I am of the generation who saw the original Blade Runner film at the cinema. I went with my brother, and we were both a little obsessed with the world and the characters. To this day, we still quote to each other Roy’s (Rutger Hauer) “Tears in the Rain” speech. Sequels can suck. Like really, really suck (except for Terminator 2, amirite?). This sequel doesn’t suck. It’s an homage, glacially slow, iterative, leaving so much unsaid, but immersing the viewer, just as the first movie did, in strange, epic, cruelly beautiful settings that are compelling because they are just familiar enough to remind us of the here and now.
I am nowhere near a Ryan Gosling fan (he’s such a green banana), but he was perfect in this; and Robin Wright is incredible in everything she does. Few female actresses have her mixture of gravitas and humility on screen (and also, Antiope 4 eva!!!!). Return of Deckard was not the cringe I thought it would be: quite the opposite. This might be the role I’ve liked Hfo the most in. Instant classic.
Well I did say I’d review everything. I am an inveterate nail-biter; have been since the age of 5 when I stopped sucking my thumb. While I was once mortified to learn that only a tiny 10% of nail-biters continue into adulthood, I have now decided that as far as bad habits go, it’s a fairly mild one. I don’t smoke, take drugs, or drink much, after all (the last one depends on Kate Forsyth, whose presence is inevitably accompanied by Very Good Champagne).
So I visit a nail salon every three weeks for SNS nails (much better for you than acrylic) and I have discovered the joy of colour-changing nail polish. I mean, look at the pics! Dark purple when it’s cold, crimson when it’s warm. I’m so delighted by it that I’m always sticking my fingers into cold or warm places (minds out of the gutter please) to make it change.
And from the ridiculous to the sublime: next review will be Bladerunner 2049.
Oh hell! Just finished watching this on Apple TV. If you loved the book, you’ll love the series. If you’ve never read the book, but you like the idea of genuinely adult (like R-rated, loads of bloody violence, and more than one ACTUAL PEEN) fantasy, then you also will love this. Ian McShane is immensely watchable as rumpled, scheming Mr Wednesday, and Pablo Schreiber is suitably pugilistic and sweary as Mad Sweeney the leprechaun. The pace is quiiiiite sloooooow, but it gives you time to enjoy the beautiful cinematography. It’s a headfuck, trippy af, beautiful, terrible, outlandish, over-the-top, funny, horrible, weird, and most of all UTTERLY FANTASTIC. Do watch.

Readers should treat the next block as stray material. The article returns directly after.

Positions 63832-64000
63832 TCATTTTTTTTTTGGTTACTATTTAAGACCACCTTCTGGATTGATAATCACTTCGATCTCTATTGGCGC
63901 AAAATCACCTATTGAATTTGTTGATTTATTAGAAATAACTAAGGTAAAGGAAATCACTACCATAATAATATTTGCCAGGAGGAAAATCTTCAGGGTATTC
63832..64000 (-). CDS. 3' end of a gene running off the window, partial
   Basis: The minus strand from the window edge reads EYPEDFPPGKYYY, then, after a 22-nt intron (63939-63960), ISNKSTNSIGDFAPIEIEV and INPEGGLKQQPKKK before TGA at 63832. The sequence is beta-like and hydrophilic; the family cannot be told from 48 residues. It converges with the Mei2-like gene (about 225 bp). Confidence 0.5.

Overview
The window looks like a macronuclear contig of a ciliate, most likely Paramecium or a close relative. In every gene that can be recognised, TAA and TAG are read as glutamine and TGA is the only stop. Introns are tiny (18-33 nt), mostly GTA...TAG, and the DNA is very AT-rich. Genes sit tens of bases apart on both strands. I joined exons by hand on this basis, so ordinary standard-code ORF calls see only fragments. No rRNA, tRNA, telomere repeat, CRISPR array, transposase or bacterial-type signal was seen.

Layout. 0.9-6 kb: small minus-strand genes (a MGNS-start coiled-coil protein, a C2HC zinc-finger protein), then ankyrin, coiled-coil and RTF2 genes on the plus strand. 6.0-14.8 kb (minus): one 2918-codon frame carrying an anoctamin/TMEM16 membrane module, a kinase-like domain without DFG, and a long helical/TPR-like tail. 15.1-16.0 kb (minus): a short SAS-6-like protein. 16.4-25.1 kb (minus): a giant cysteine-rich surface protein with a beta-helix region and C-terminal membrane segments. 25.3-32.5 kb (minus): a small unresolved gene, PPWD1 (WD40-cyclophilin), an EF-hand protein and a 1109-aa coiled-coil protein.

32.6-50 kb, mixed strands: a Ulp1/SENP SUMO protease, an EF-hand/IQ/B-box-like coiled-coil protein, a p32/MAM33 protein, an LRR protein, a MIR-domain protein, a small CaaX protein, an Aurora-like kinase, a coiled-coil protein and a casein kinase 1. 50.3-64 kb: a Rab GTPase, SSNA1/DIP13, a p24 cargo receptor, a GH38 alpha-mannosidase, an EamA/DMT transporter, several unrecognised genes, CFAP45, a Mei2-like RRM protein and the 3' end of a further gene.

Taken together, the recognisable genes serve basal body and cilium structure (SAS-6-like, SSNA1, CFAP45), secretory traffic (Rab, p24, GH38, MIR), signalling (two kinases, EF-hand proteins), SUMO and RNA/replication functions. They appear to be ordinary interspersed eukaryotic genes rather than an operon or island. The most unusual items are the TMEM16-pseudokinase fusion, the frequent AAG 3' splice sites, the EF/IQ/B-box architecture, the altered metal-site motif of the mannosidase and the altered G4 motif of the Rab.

It’s no secret I’m a huge fan of Keyes. Her books have so much warmth and humour, and I’ve never been disappointed by one. But a few have stood out as clear favourites, and The Break is one of them (fyi, my other favourite is Is Anybody Out There?). I’d go so far as to say it’s required reading for any woman in her forties who is starting to feel the creeping dissatisfactions of middle age. It’s a hugely generous book, with lots of heart. While there isn’t quite as much humour as the Walsh sisters books, there were still a few moments where I laughed out loud on the plane (I’m always on a plane these days; don’t ask) and startled the person sitting next to me.
I know that critics like to dismiss Keyes as “chick lit”, suggesting there’s something trivial and fluffy about her writing (or about that whole genre really). But this book deals with deep themes about what happens to love over time, who’s responsible for children as they grow more independent, and how desire can warp judgement. And it’s a total page-turner, like all Keyes’s books. I inhaled it in three or four sittings. I don’t know how she does it, but I’m glad she keeps doing it. Five stars.
I am a hopeless Marvel fangirl but even I didn’t think Guardians of the Galaxy was going to make a good movie. Surprise! It did. Sooo good in fact that they made a sequel. This is one of those occasions where the sequel is better than the original. Gone is the whiff of uncertainty, even apology, that the first movie had. GotGII wears its silliness proudly and provides many huge laughs (I swear, Drax’s line about the size of his turds had my daughter crying into her ice-cream with laughter for a full ten minutes). It passes the Bechdel test with a great subplot about sisters, and both Gamora and Nebula are fabulously complex characters with compelling backstories. Kurt Russell is a treat as Ego, and the final half hour had me on the edge of my (plane) seat. But Baby Groot stole the show. I thought I was going to be embarrassed by the obvious ca-yoots, but I loved him and everything about him: especially his dislike of hats. I get it, Baby Groot. I GET IT.
I love listening to music when I write, and I thought you might be interested in the playlists that helped create some of my latest work. #LedZeppelinislife
Daughters of the Storm spotify playlist & Sisters of the Fire spotify playlist.
What do your writing playlists look like?